Dave's Rating:


Explaining it loudly.

That buzzing sound you hear in the background, the one that takes up nearly every available second of soundtrack that isn't already populated by the wisecracks of this or that gun-packing scofflaw, is the sound of 2008's financial meltdown. Wall Street types and George W. Bush and news reports and the Obama campaign all weigh in on endless TV reports about the sinking of the American economy as an underworld operetta about crime and punishment plays out amidst point-of-impact violence (none of these guys chill with repeats of Friends in between killings or shaking down people for protection cash; they're all very concerned with the news cycle). And that clanking noise accompanying the buzzing sound is the film hitting you over the head with its heavy message again and again and again. Here it is: the government and the financial sector is a brutal business full of criminals just like the mob and the mob has turned corporate and we're all doomed and you're all on your own and you might as well let James Gandolfini shoot you in the face.

Picking up the beat of a story already told pretty effectively and very specifically in Takeshi Kitano's 2010 film Outrage, and harnessing the two-decades-long narrative churned up by Reservoir Dogs, writer-director Andrew Dominik (The Assassination of Jesse James by the Coward Robert Ford) adapts George V. Higgins' novel Cogan's Trade and goes for it, heavy ham fists flailing away until everyone, the witty and the dull, are dead or just wish they were.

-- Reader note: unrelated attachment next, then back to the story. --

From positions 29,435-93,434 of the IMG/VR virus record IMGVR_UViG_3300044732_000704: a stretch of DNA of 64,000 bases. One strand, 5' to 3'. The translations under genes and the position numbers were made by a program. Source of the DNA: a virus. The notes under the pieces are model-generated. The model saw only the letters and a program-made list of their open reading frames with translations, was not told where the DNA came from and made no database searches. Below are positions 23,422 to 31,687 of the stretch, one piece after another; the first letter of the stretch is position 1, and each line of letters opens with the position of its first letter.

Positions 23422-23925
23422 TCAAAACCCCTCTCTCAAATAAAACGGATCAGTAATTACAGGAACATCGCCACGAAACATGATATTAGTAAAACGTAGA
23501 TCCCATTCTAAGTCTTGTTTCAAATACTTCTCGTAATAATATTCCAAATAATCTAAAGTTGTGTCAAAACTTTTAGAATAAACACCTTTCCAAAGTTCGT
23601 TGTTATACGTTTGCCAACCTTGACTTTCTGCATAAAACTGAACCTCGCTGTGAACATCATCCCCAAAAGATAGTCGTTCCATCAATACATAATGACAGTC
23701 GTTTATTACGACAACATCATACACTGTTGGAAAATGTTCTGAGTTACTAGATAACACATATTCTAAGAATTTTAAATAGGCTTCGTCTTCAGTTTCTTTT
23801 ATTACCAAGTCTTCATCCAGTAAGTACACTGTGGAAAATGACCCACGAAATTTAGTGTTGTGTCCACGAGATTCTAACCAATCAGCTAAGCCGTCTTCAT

Johnny (Vincent Curatola, "Johnny Sack" from The Sopranos) sends in Frankie (Scoot McNairy, Argo) and Russell (Ben Mendelsohn, Animal Kingdom) to knock over a poker game run by Markie (Ray Liotta). Johnny does this because Markie's an easy target after casually confessing to already having robbed his own game once before. Perception being everything and robbery being no respecter of persons, Markie has to be punished even though he's "innocent." In comes Jackie (Brad Pitt), an enforcer who hires Mickey (Gandolfini) to deal with Markie. Mickey may not be the right man for the job, but he sure gives good dialogue.

It's that dialogue (filthy and funny) and the cinematic pleasure of watching bad guys slash, shoot and explode one another that almost provides the ballast necessary to drown out the droning obvious point-making. You find yourself wishing it were simply a film about greedy agreements and mouthy disagreements among dishonorable men as they negotiate their own survival and attempt to restore a baseline level of delusional faith in illegal card games. But until that movie comes along you may just decide to take what you can get.


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